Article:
- Boolean operators
Boolean operators are used to connect and define the relationship between your search terms in eHRAF. You will find radio buttons for the operators AND, OR, and NOT separating the different sections or clauses in the search form. Always double-check the radio buttons before searching. Selecting the incorrect operator for your search can severely limit or expand your results. Choosing AND will narrow your search because it requires that all of the terms entered are present at the same time in the search results, while OR will expand the results to include matches for any one clause or keyword at a time.
Browse is exploratory. It is a way of navigating and selecting terms from lists. In eHRAF there are three ways to browse: for cultures, subjects, and/or documents.
- Culture (Ethnographic)
Each unit (collection) in eHRAF World Cultures usually represents a culture, by which is commonly meant the learned behaviors, ideas, beliefs, attitudes, and values typically shared by a society. A society usually refers to group of people who speak a language not usually understood by neighbors who occupy some contiguous (or at least some core) territory. Our list of culture units comes largely from the Outline of World Cultures (Murdock 1983) which we update where needed. However, note that some eHRAF World Cultures collections consist of more than one cultural unit. Sometimes this is because the ethnographic literature describes people speaking different languages within a usually small territory and therefore we have no choice but to consider them together. And sometimes peoples speaking the same language are so widespread (such as Arab speakers) that ethnographers describe different geographical regions as having different cultures. HRAF takes the position that all cultures will have subcultural differences and change over time; therefore, we try to include information about different communities or regions at different time periods. We recommend that when researchers collect information they focus on a community or region at a particular point in time.
- Culture name
The name given to a people or ethnic group. More than one culture name may be used to refer to the same population. In eHRAF, you can find culture names on Culture Summary pages or in Browse Cultures.
An acronym for the electronic versions of the HRAF collections (eHRAF World Cultures and eHRAF Archaeology).
A largely descriptive work about a society’s customary behaviors, beliefs, attitudes and values. Usually based on extensive fieldwork including participant-observation.
- Indexing Notes
Indexing notes describe decisions made by HRAF indexers about subject indexing in the eHRAF collections.
Outline of Archaeological Traditions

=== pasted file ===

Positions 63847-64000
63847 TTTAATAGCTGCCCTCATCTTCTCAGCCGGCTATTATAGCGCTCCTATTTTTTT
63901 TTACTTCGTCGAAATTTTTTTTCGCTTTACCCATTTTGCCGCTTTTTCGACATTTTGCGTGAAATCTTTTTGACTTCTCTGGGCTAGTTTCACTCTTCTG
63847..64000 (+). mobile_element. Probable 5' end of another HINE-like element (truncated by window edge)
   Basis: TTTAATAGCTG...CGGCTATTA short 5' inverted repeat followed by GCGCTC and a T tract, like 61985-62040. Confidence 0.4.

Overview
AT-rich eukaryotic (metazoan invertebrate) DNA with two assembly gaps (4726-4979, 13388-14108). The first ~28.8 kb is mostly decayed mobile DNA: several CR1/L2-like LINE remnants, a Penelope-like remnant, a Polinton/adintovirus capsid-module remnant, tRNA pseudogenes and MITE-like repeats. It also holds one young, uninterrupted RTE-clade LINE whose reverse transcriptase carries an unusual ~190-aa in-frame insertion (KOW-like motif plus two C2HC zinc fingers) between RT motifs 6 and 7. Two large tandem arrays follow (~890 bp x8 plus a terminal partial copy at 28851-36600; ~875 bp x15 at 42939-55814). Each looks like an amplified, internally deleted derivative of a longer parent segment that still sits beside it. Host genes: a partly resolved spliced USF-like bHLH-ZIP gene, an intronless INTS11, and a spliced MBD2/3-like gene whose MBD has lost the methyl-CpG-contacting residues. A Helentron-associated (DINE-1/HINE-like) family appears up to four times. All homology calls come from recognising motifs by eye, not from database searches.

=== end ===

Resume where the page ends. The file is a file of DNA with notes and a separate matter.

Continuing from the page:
Outline of Cultural Materials
Outline of World Cultures
A permalink is a permanent static hyperlink or unchanging URL that points to a specific web page or resource. In eHRAF, every indexed document is assigned a permalink. Document permalinks can be shared or bookmarked and will direct you to the document’s Publication Information page within the eHRAF interface.
Sampling is a social research method referring to the process of selecting units of interest (such as societies, cultures or archaeological traditions) to form a representative subset for the purpose of generalizing results.
- Search Query (Show/Hide)
This option can be found on the Region and Culture Results page in eHRAF. Clicking the Show/Hide button will toggle the raw search information as interpreted by eHRAF based on your keywords and/or subject and culture selections in either Basic or Advanced Search. You will most likely see a string of culture names, 3-digit OCM identifiers and text input separated by boolean characters. This information may be relevant to advanced users or those who would like to log a record of the OWC, OCM and keyword terms used in their search. It can also be used by our IT support team to troubleshoot any problems with your search.
A controlled vocabulary ordered so that relationships among terms are clear. With a thesaurus, users search for paragraphs that have been indexed for concepts (e.g., “Family Relationships”) rather than searching for words in the text.
- Tradition (Archaeological)
a group of populations sharing similar subsistence practices, technology, and forms of socio-political organization, which are spatially contiguous over a relatively large area and which endure temporally for a relatively long period. Our list of archaeological traditions comes mainly from the Outline of Archaeological Traditions compiled by Peter Peregrine with the advice of a Board of Advisors. Note that in order to fit these criteria and precedent in the literature, eHRAF Archaeology collections sometimes will include a number of what otherwise may be considered separate traditions, not to mention multiple regional and temporal subtraditions and phases that some scholars might consider separate traditions or cultures.